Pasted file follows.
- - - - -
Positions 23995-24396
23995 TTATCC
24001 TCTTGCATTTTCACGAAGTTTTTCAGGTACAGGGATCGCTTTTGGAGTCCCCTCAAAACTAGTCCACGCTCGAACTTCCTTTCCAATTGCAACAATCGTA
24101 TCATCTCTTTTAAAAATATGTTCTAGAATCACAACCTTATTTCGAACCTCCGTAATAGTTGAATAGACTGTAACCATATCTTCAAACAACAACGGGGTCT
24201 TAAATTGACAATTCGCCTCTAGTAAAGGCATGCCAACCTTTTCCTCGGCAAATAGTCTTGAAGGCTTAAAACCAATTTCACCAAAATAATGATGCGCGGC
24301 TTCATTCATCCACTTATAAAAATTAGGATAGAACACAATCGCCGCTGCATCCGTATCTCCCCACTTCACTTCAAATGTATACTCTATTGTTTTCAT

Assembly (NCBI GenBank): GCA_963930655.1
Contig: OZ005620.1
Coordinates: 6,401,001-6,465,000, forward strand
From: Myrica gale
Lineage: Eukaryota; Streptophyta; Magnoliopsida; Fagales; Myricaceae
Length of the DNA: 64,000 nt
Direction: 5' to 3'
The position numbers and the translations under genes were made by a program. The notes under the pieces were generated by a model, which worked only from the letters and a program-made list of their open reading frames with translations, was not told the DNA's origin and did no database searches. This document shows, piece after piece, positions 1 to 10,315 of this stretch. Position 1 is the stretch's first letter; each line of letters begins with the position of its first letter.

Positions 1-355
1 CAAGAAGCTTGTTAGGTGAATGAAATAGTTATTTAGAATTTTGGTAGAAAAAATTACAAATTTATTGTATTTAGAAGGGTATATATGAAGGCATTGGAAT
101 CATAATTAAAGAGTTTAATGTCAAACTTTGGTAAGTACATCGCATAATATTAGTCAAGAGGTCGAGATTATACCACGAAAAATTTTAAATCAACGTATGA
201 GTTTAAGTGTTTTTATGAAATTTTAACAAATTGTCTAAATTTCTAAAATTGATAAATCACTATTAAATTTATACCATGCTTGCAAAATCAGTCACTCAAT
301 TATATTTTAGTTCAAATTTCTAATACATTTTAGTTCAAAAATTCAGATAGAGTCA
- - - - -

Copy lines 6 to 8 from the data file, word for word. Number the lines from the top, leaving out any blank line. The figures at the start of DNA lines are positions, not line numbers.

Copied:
24301 TTCATTCATCCACTTATAAAAATTAGGATAGAACACAATCGCCGCTGCATCCGTATCTCCCCACTTCACTTCAAATGTATACTCTATTGTTTTCAT

Assembly (NCBI GenBank): GCA_963930655.1
Contig: OZ005620.1